Trade unions have lashed out at the government’s decision to press on with urging people back into the office, despite Boris Johnson slowing down other lockdown easing plans.
New guidance, which came into force on 1 August, means employers can now compel staff to return to the office if they have implemented ‘coronavirus-control’ measures.
The government had been asking everyone to work from home where possible, but now even those deemed “extremely clinically vulnerable” can be asked to return to work if they can not work remotely.
Other planned lockdown easing measures, such as the opening of casinos, bowling alleys and skating rinks and wedding receptions of up to 30 people, have been put back by at least two weeks amid a spike in coronavirus infections.
Union chiefs accused Johnson of risking “industrial unrest” by forcing people back into the office, while the body representing the civil service and public servants accused the government of co-opting civil servants into “virtue signalling”.
At a press conference last month, the prime minister said: “It is not for government to decide how employers should run their companies and whether they want their workforces in the office or not – that is for companies.”
Heads of civil service departments were told in late July they should be “accelerating” their employees back into the workplace.
Civil service head Alex Chisholm said in a letter to all permanent secretaries it was time to “change the default that civil servants should work from home, and accelerate the return to the workplace from August 1”.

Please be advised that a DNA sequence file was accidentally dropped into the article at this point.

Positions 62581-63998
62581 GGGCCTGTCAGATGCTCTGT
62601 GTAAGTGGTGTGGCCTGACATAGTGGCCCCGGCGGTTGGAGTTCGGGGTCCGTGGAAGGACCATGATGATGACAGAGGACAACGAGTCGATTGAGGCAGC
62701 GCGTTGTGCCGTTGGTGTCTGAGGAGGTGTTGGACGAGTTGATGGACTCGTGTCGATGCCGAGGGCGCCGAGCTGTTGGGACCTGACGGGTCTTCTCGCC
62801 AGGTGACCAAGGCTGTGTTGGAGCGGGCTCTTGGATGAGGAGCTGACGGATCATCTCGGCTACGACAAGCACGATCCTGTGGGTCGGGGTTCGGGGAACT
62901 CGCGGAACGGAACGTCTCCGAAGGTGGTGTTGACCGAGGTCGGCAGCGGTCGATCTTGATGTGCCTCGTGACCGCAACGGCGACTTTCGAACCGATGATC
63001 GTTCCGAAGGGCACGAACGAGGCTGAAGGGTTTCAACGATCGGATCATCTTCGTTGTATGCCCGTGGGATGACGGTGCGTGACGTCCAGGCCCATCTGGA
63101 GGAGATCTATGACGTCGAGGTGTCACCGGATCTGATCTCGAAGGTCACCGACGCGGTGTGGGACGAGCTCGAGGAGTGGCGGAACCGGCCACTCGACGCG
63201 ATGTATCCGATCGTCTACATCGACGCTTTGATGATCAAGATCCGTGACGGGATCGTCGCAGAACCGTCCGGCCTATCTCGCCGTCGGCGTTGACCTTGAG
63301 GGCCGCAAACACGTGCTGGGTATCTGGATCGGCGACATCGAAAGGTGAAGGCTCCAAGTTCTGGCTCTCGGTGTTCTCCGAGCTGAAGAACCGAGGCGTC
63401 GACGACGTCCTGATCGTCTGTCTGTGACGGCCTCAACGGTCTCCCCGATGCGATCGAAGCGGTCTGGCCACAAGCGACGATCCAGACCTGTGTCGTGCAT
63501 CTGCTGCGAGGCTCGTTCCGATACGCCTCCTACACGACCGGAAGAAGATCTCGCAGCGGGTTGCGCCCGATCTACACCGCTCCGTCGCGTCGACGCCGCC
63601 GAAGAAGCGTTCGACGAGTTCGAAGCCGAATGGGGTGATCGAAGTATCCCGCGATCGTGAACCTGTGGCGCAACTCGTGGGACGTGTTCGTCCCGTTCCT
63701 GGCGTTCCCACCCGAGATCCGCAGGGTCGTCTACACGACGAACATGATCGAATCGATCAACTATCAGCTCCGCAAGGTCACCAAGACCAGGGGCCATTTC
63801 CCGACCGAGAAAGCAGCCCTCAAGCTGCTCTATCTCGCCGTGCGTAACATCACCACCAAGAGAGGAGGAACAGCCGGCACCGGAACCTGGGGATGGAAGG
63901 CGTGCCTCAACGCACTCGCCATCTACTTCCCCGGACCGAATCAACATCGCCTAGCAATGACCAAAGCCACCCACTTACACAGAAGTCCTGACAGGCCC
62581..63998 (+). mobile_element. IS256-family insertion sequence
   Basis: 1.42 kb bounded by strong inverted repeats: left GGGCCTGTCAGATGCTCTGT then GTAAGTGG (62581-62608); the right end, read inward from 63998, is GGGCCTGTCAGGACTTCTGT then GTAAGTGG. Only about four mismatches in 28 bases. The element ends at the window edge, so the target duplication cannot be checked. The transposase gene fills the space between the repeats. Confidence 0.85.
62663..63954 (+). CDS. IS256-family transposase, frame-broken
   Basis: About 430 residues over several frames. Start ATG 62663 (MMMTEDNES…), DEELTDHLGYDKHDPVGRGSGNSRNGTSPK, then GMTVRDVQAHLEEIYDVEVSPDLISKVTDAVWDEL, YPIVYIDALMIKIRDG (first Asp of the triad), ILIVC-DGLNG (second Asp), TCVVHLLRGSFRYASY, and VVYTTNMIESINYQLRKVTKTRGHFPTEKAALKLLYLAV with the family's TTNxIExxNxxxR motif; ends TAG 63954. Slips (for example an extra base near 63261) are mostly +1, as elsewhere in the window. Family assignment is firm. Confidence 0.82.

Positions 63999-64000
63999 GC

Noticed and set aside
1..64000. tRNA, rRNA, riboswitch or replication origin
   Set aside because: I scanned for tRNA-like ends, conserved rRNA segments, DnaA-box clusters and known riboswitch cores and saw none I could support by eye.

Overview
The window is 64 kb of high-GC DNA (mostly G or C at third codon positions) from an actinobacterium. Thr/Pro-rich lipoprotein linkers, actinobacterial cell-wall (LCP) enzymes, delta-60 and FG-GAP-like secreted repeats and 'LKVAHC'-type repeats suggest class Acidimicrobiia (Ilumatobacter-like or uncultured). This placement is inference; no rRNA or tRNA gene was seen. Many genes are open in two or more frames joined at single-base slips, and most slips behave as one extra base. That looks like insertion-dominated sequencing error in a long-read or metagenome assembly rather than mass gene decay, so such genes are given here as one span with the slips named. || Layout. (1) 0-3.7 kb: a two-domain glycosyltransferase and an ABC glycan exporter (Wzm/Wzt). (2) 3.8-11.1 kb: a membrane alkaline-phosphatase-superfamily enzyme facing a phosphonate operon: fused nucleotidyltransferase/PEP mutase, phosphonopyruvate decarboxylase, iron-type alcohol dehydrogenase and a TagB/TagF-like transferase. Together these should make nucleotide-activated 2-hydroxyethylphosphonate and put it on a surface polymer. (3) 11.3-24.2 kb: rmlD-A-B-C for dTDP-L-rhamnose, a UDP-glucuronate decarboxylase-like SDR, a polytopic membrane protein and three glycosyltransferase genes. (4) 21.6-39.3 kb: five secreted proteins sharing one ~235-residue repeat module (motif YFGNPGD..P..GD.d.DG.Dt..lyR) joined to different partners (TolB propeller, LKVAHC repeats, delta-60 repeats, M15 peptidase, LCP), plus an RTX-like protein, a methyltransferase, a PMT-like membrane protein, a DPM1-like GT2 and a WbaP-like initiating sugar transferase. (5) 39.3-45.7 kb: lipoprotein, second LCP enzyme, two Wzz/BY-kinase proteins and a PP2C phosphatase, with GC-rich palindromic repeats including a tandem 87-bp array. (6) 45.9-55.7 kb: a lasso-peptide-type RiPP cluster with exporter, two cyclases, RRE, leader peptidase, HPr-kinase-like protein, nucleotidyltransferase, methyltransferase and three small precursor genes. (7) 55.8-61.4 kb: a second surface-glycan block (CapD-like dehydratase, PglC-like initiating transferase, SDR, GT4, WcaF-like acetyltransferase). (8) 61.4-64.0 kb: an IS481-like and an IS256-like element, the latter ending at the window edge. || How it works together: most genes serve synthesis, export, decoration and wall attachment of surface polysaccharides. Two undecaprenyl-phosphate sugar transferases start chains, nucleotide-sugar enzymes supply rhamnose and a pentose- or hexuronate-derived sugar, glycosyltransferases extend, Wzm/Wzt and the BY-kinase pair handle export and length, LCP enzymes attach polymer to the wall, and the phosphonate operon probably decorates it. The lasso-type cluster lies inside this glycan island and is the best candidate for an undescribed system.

‘No return until it’s safe’
But the Public and Commercial Services Union (PCS) accused the Government of “playing fast and loose” with workers’ safety.
PCS general secretary Mark Serwotka said: “No-one should be returning to a workplace until it has been made safe to do so.
“Current scientific advice is that people should work from home where they can. Boris Johnson is risking industrial unrest by pursuing this policy and our union will support members who believe their workplace is unsafe to return to.”
Despite Mr Chisholm’s letter, various civil service departments have resisted a hurried return to the office, with a source in one department telling PA News Agency that 99 per cent of staff were still working from home.
‘Working has changed for good’
Dave Penman, general secretary of the FDA Union, which represents managers in the civil service and public servants, accused the Government of co-opting civil servants into “virtue signalling”.
He tweeted on Monday: “The majority of civil servants are currently working successfully from home.
“Ministers need to recognise this and allow the civil service to manage this transition, without pressure to virtue-signal for a pattern of working that has already changed for good.”
The Institute of Directors (IoD) believes very few office-based firms would be in a rush to get their staff back into the workplace.
Research conducted in May of almost 1,000 business leaders found four fifths said they planned to keep increased flexible working such as working from home for their office-based employees.
Edwin Morgan, the IoD’s director of policy, said it was hard for businesses to know “whether they’re coming or going”.
“With so much uncertainty, not least around public transport and childcare, a number of companies may have to shelve plans for a full return to the office,” he said. “The recent delay to reopening indicates that the road ahead won’t be easy.”
The IoD is now calling for the Government to set up a recovery fund to help small firms return to the workplace safely.
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